My first published story was in ‘Your Cat’ magazine. (Don’t laugh … we all have to start somewhere.) I sent the editor a 1500-word story. She said she liked it (great!) and would publish it (fantastic!) but that I should cut it by a third and tighten up my style.
Ah. Not so good.
I loved every word of that story. I gave birth to each one in pain and suffering, so there was NO WAY, absolutely NO WAY I was going to cut or change them. I was determined. I would stick to my guns. She could forget it. My mind was made up.
Then she said she’d pay me £200 if I did the alterations. I wavered for a whole nano-second. U-turn Queen, that’s me, when it comes to hard cash.
The editing of that heart-warming story about a couple who rediscover their love when their cat has a crisis (it was a real sick-bucket saga) taught me loads. I hated making the changes. I felt like a murderer, slashing and slicing away at my precious text. I could hear those words screaming as they fell, helpless, under my vicious attack.
But what emerged from the struggle was a story far, far better than the original. Maybe I wasn’t a murderer after all. Maybe that was the wrong simile. No, I was a sculptor, chipping away at unnecessary bits, shaping what was left, gradually revealing a thing of outstanding beauty to startle the world’s literati with its crafting, its fine loveliness, its delicacy, its sensitivity.
What crap. See what happens when someone offers me two hundred quid?
Anyway, what I thought would never be possible became so. My story was published, I got my £200 and I was only just a teeny-weeny-weeny bit ashamed that I’d written about a domestic pet who saved a marriage single-handedly.
I convinced myself then that editing is not something you do after writing. It is writing. There aren’t many who can pour seamless prose onto a page or screen straight off, and I am sceptical if creative writing students say, ‘Oh, the writing just comes. I never have to change a thing.’
I once heard a fellow delegate on a lyric-writing course claim: ‘I write songs and God gives me the lyrics, so I never alter them.’ The tutor running the course commented that, having heard his repertoire, he wasn’t at all surprised to find God had wanted to give the songs away.
Cruel, but salutory. Fortunately the delegate found the grace to take the advice on board. It’s a hard lesson, but we have to find our way to being less ‘precious’ about our first drafts – or second, third, fourth, fifth – and craft them until we’ve done our best.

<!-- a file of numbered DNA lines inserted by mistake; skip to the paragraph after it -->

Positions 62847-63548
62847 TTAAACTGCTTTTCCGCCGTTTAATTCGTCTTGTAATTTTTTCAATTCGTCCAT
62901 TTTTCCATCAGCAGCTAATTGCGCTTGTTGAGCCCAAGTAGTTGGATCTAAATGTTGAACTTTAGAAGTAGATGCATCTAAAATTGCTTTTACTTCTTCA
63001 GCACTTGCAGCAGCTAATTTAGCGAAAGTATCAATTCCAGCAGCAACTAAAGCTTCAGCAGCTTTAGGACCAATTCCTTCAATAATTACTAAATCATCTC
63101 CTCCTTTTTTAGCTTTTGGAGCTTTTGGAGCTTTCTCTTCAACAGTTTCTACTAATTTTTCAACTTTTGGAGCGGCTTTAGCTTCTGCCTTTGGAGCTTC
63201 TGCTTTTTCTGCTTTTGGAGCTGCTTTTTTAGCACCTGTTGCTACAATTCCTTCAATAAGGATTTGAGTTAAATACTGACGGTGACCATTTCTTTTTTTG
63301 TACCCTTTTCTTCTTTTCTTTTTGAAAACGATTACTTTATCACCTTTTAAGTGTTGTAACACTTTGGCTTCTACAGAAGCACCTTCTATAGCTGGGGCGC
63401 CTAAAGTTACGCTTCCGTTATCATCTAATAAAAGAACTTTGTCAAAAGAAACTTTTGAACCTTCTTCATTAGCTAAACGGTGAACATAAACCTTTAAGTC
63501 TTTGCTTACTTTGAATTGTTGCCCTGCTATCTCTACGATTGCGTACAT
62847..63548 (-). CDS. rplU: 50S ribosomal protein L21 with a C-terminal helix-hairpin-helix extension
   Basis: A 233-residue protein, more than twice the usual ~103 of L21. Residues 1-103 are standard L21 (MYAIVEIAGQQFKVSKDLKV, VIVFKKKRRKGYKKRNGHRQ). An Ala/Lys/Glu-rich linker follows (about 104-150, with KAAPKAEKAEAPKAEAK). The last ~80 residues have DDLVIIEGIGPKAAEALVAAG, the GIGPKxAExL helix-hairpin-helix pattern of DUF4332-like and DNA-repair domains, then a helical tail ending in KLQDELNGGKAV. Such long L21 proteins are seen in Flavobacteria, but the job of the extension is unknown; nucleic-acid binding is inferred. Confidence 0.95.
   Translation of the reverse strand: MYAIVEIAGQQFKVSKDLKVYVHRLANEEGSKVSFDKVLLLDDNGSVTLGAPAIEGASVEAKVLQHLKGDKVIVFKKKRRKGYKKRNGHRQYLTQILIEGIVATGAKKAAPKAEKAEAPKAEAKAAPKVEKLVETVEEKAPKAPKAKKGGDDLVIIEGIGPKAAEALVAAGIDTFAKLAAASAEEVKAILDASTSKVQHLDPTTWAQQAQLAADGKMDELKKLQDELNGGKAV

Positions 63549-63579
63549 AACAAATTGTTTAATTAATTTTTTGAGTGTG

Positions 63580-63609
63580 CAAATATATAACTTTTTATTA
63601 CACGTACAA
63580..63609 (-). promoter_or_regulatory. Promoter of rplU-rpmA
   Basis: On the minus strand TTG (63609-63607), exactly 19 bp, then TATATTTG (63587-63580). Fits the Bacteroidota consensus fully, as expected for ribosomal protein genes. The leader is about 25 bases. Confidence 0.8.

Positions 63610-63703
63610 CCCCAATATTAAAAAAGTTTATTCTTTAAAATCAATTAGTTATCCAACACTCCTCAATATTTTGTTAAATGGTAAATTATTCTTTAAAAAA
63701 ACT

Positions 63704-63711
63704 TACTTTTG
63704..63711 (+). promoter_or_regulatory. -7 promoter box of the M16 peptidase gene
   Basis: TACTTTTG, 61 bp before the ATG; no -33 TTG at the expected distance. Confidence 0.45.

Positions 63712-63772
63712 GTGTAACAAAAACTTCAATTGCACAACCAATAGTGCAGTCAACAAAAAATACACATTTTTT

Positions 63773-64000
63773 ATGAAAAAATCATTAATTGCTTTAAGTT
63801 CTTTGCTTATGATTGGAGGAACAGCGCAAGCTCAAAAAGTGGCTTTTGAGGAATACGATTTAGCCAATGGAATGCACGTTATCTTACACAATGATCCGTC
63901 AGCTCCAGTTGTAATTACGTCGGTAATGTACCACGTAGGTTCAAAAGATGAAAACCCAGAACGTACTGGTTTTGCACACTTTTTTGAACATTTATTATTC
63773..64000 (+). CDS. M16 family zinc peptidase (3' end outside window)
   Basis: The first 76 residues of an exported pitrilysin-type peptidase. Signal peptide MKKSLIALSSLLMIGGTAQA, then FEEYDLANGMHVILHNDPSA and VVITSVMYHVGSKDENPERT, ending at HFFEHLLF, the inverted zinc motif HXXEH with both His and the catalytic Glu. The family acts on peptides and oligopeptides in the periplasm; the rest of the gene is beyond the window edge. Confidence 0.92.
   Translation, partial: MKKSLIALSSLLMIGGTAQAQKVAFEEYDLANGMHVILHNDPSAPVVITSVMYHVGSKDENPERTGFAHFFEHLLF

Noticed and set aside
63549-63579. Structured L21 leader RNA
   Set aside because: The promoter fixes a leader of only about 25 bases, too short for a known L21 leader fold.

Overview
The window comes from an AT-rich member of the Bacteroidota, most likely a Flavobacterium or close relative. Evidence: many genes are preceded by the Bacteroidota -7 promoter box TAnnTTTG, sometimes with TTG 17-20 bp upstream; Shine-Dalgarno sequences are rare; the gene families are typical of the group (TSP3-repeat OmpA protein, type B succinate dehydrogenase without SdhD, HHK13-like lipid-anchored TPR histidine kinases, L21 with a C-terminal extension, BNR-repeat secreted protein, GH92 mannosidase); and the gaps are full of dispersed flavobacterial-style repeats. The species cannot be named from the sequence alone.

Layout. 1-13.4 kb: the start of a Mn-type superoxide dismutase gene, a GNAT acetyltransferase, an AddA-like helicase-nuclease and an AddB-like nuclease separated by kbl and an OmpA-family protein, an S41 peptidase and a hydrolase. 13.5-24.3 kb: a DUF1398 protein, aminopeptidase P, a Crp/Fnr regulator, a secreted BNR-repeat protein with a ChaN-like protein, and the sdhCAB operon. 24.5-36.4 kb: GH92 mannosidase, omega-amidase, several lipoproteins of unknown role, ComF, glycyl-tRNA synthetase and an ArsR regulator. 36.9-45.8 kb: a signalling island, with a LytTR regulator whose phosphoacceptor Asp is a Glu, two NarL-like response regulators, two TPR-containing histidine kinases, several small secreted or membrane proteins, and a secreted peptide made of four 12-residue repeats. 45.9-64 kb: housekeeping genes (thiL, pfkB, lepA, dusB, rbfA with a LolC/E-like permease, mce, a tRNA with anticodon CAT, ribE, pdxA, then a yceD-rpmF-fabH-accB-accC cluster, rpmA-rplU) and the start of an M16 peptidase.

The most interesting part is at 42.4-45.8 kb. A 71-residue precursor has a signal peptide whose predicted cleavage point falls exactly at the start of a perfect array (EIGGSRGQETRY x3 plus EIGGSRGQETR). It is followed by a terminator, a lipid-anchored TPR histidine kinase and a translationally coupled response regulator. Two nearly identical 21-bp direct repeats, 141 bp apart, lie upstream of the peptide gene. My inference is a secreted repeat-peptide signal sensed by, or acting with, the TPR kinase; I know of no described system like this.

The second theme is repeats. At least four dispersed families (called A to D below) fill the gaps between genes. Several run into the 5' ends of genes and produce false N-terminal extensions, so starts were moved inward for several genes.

Here are some ‘fine-tuning’ devices I use on my own writing, some aimed at cutting wordage, some at improving the power of the writing and some which achieve both.
Use compound words. Shakespeare was great at these. He wasn’t going to call any of his characters a ‘person who sucks up to others and is just a total pain to everyone in the world’ if he could call them an ‘earth-vexing foot-licker’. He wouldn’t call them ‘someone who was sired by an idiot and who was very slow at speaking’ if he could call them a ‘fool-born mumble-news’.
Now, for your kind of writing, you may not need these particular terms. That’s perhaps just as well. But I decided on ‘mugger-attracting’ rather than ‘likely to attract muggers’ for a Times Educational Supplement article about carrying laptop bags around and ‘paper-aeroplane pen-stabbing chaos’ for one about discipline in class. (Or lack of, in that case.)
Prune prepositional phrases. This sounds technical, but it’s nicely alliterative, hey? It describes all those wordy phrases such as ‘at this point in time’ (er … you mean ‘now’?), ‘during the course of’ (during), ‘with reference to’ (about), ‘in close proximity to’ (near) and ‘from the point of view of’ (according to). Replacing each long-winded prepositional phrase with a shorter one does the job better.
Another tip is to replace long prepositional phrases with ‘-ing’ words: ‘in the attempt to’ can become ‘attempting to’ and ‘because of the fear of failure’ can become ‘fearing failure’. Also, ‘his preposition usage was under the close control of his editor’ can change to ‘his editor closely controlled his preposition usage’; an adverb has been used to replace the prepositional phrase.
Just attacking your prepositions will cut your words, and tighten up your prose. It will also be a good thing to say at parties. ‘So, what do you do?’ ‘Oh, I prune prepositional phrases.’ ‘Ah. I see. [Long silence.] Another drink?’
Change abstract nouns to verbs. This makes writing less abstract and more active. For instance, ‘Fran’s reaction to the word diet was a negative one’ can become ‘Fran reacted negatively to the word diet.’ Changing the abstract noun ‘reaction’ into a verb form makes a difference. ‘The discussion in the Weightwatchers group was about the merits of lettuce' can change to 'the Weightwatchers group discussed the merits of lettuce'. ‘The rapid reduction in numbers in the Weightwatchers group’ becomes ‘The Weightwatchers group’s rapidly-reduced numbers’.
Cut adverbs. My favourite feature on Word is ‘Find’ on the ‘Edit’ toolbar, which I use to search for adverbs. I love adverbs. Passionately. Ardently. But I use them overly unnecessarily and oftenly. So, I type ‘ly’ into ‘Find’ and it sniffs them out.